Meridia Side Effects Being Reviewed by FDA for Risk of Heart Problems

The FDA has begun an expedited review into potential side effects of Meridia, a weight loss drug that may cause a higher number of cardiovascular events, such as heart attacks, strokes, resuscitated cardiac arrest or death.

Following preliminary data from a recent study that compared use of the drug to a sugar pill, the FDA released an Early Communication on Friday about an ongoing safety review into the potential Meridia heart problems. The agency indicates that no conclusions have been made about the findings, but the review will be expedited due to the seriousness of the risk.

Meridia (sibutramine), which is manufactured by Knoll Pharmaceutical Co, was approved by the FDA in 1997 as a prescription-only weight loss supplement for obese patients with other risk factors such as diabetes, high cholesterol and controlled blood pressure.

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“The analysis of these data is ongoing and FDA is making no conclusions about the preliminary findings at this time,” said the agency in a statement posted Friday on their website. “These findings highlight the importance of avoiding use of sibutramine (Meridia) in patients with a history of coronary artery disease (heart disease), congestive heart failure (CHF), arrhythmias, or stroke, as recommended in the current sibutramine labeling.”

The study, Sibutramine Cardiovascular Morbidity/Mortality Outcomes in Overweight or Obese Subjects at Risk of Cardiovascular Event (SCOUT), was conducted by Knoll Pharmaceuticals and the European Medicines Agency. Researchers initially hoped to show that weight loss through the use of Meridia actually lowered the risk of cardiovascular events; instead the preliminary data may suggest that Meridia side effects actually increase the risk.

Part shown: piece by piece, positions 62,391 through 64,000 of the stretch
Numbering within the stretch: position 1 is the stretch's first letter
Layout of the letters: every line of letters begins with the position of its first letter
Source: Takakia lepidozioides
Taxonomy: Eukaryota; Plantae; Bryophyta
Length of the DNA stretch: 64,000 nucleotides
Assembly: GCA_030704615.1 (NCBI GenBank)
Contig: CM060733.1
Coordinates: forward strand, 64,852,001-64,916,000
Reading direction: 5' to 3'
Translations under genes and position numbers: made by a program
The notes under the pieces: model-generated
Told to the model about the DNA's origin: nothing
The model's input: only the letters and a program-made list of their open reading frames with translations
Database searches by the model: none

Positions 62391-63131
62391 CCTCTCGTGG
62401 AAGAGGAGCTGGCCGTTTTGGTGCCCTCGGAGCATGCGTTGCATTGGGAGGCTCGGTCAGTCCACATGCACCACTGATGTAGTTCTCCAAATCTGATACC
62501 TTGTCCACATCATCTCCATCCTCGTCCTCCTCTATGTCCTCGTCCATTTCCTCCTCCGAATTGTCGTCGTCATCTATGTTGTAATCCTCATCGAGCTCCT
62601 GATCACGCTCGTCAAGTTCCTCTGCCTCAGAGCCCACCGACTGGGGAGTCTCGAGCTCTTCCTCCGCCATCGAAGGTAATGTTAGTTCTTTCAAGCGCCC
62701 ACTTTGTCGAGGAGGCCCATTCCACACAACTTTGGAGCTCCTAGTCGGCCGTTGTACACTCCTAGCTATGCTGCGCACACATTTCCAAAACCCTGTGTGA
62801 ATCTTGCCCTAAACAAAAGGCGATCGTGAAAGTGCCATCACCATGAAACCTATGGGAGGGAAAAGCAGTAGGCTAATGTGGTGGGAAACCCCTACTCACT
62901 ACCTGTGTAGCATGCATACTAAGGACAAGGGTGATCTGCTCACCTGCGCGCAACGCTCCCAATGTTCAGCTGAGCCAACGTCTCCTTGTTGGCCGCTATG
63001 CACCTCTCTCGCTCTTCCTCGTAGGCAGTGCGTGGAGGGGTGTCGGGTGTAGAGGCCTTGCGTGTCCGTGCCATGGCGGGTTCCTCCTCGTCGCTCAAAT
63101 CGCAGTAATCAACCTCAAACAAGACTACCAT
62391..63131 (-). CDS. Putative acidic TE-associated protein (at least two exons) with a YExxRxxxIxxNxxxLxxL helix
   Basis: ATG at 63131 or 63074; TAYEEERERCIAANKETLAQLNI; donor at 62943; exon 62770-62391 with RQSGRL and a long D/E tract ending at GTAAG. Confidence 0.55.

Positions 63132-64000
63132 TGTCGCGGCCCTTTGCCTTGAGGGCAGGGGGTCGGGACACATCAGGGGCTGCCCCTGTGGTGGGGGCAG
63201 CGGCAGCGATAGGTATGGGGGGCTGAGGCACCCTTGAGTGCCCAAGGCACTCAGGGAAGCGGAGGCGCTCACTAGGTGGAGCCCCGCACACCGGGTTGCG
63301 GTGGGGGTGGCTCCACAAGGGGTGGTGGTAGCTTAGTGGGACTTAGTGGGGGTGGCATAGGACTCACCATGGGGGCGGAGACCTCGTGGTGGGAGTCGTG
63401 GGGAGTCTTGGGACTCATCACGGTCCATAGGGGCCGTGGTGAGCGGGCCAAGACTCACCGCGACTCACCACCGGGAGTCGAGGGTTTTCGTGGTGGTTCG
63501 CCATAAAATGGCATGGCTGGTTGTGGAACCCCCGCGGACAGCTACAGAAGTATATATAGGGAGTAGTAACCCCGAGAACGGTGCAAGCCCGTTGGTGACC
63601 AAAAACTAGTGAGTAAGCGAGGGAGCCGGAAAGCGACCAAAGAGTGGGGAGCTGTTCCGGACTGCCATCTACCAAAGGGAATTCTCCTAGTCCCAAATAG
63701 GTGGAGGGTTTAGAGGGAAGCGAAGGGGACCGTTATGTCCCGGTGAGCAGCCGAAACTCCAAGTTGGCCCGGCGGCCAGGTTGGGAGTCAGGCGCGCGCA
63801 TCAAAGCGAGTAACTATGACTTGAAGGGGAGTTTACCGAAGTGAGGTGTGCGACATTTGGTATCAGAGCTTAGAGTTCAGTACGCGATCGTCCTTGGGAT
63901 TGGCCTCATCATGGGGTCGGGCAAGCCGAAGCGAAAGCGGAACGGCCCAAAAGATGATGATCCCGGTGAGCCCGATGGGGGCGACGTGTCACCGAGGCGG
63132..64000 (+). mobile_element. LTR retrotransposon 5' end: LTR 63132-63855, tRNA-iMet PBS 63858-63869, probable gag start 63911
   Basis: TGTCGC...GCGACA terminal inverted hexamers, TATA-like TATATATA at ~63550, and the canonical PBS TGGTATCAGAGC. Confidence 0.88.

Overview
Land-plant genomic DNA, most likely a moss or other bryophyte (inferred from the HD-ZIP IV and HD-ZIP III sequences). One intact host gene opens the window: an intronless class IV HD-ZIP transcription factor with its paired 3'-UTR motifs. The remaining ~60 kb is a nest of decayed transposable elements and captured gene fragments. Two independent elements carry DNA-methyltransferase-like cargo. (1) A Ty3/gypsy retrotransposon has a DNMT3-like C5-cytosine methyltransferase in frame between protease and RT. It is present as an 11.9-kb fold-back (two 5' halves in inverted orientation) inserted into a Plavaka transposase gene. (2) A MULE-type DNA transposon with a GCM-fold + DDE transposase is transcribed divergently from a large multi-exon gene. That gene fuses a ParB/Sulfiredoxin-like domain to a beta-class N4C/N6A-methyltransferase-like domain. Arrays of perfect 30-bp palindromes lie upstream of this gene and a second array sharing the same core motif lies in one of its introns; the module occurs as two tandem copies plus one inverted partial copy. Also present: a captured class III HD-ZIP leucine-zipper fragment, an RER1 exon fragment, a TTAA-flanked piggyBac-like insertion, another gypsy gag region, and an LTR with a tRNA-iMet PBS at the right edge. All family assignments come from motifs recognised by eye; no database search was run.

The research looked at 10,000 patients who were obese and over 55 years old with a history of heart disease or type 2 diabetes and other risk factors. In preliminary results reported to FDA in mid-November, researchers found that 11.4% of patients suffered Meridia heart problems, including heart attack, stroke, resuscitated cardiac arrest and death, compared to only 10% of patients given a placebo. The researchers reported that the result was higher than expected.

The consumer advocacy group Public Citizen lists Meridia as a “Do Not Use” pill on its Worst Pills, Best Pills list. The group says that the risk of side effects with Meridia, combined with the limited weight loss benefits, make the drug not worth the risk for consumers.

FDA Early Communications are designed to inform the public about ongoing safety reviews, and does not mean that the regulatory agency has determined that a cause and effect relationship exists. Healthcare providers have been urged to avoid use of Meridia among patients with a history of heart disease, congestive heart failure, arrhythmias or stroke, as recommended in the current labeling. Patients have also been urged to talk to their doctors about whether Meridia is right for them. Once the expedited review is complete, the FDA will communicate their findings and any new regulator actions or warnings.

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